When they were entered upon this valley, they thought that they heard a groaning, as of dead men; a very great groaning. They thought also that they did hear words of lamentation, spoken as of some in extreme torment. These things made the boys to quake, the women also looked pale and wan; but their guide bid them be of good comfort.

So they went on a little further, and they thought that they felt the ground begin to shake under them, as if some hollow place was there; they heard also a kind of hissing, as of serpents, but nothing as yet appeared. Then said the boys," Are not we yet at the end of this doleful place?' But the guide also bid them be of good courage, and look well to their feet, lest haply, said he, you be taken in some snare.

Now James began to be sick, but I think the cause thereof was fear; so his mother gave him some of that glass of spirits that she had given her at the Interpreter's house, and three of the pills that Mr. Skill had prepared; and the boy began to revive. Thus they went on, till they came to about the middle of the valley; and then Christiana said, 'Methinks, I see something yonder upon the road before us; a thing, of a shape such as I have not seen.' Then said Joseph, Mother, what is it ??*

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Then said Joseph, Mother what is it.'] The descriptive powers of the author are here admirably displayed. The reader becomes so

An ugly thing, child; an ugly thing,' said she. 'But, mother, what is it like ?' said he. 'Tis like, I cannot tell what,' said she. 'And now it is but a little way off.' Then said she, 'It is nigh.'

'Well,' said Mr. Great-heart, ‘let them that are most afraid, keep close to me.' So the fiend came on, and the conductor met it; but when it was just come to him, it vanished to all their sights: then remembered they what had been said some time ago; "Resist the devil, and he will flee from you."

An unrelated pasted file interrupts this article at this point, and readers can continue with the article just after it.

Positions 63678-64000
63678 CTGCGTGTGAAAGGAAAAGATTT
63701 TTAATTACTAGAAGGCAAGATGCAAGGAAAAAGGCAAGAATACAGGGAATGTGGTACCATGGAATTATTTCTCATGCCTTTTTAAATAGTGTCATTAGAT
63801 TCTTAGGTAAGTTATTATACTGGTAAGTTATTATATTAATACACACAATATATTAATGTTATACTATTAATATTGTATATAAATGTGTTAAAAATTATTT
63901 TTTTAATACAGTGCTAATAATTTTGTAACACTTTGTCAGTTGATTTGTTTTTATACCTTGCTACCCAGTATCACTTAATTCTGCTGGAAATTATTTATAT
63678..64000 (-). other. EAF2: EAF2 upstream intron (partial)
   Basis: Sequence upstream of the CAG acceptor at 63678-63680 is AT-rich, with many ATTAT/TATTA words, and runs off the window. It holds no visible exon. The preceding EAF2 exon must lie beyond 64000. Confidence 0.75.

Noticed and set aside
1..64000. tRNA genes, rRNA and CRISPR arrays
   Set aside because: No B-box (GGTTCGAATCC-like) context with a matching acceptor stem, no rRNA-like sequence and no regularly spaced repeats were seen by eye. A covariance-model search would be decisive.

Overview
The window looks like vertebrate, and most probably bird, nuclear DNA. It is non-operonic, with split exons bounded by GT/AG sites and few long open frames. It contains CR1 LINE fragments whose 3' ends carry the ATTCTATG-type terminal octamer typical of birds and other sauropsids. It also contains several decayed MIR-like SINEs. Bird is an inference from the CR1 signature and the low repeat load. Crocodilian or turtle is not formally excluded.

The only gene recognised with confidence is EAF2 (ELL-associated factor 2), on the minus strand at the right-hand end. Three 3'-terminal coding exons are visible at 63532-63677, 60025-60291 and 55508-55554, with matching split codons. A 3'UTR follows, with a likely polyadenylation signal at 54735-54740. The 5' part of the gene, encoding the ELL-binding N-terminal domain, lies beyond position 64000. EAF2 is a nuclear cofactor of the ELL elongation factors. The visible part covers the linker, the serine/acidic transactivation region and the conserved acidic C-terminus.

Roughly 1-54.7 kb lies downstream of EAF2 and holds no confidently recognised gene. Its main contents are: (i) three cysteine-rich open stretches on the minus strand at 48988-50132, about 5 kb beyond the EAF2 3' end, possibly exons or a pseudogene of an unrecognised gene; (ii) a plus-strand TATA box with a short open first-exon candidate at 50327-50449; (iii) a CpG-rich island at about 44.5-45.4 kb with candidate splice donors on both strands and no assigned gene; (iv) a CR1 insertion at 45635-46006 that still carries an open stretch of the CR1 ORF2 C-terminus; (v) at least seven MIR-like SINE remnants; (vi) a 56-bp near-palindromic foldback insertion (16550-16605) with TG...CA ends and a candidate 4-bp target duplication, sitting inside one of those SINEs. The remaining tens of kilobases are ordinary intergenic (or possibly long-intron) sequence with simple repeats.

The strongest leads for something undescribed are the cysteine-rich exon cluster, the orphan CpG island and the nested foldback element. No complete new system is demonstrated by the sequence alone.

They went therefore on, as being a little refreshed; but they had not gone far, before Mercy looking behind her, saw, as she thought, something almost like a lion, and it came a great padding pace after; and it had a hollow voice of roaring; and at every roar that it gave, it made the valley echo, and all their hearts to ache, save the heart of him that was their guide. So it came up; and Mr. Great-heart went behind, and put the pilgrims all before him. The lion also came on apace, and Mr. Great-heart addressed himself to give him battle. But when he saw that it was determined that resistance should be made, he also drew back and came no further.'

Then they went on again, and their conductor did go before them, till they came at a place where was cast up a pit the whole breadth of the way; and, before they could be prepared to go over that, a great mist and a darkness fell upon them, so that they could not see.Then said the Pilgrims, 'Alas! now what shall we do?' But their guide made answer, ' Fear not, stand still, and see what an end will be put to this also.' So they staid there, because their path was marred. They then also thought they did hear more apparently the noise and rushing of the enemies; the fire also, and smoke of the pit was much easier to be discerned. Then said Christiana to Mercy, Now I see what my poor husband went through;

1 1st Pet. v. 8.

interested in the narrative, that he almost forgets it is an allegory.Most children have an apprehension of danger in the dark; and too frequently the absurd conversation of persons around them, in the Nursery more especially, instils into their tender minds ideas of Fiends, ugly Monsters, and Hobgoblins.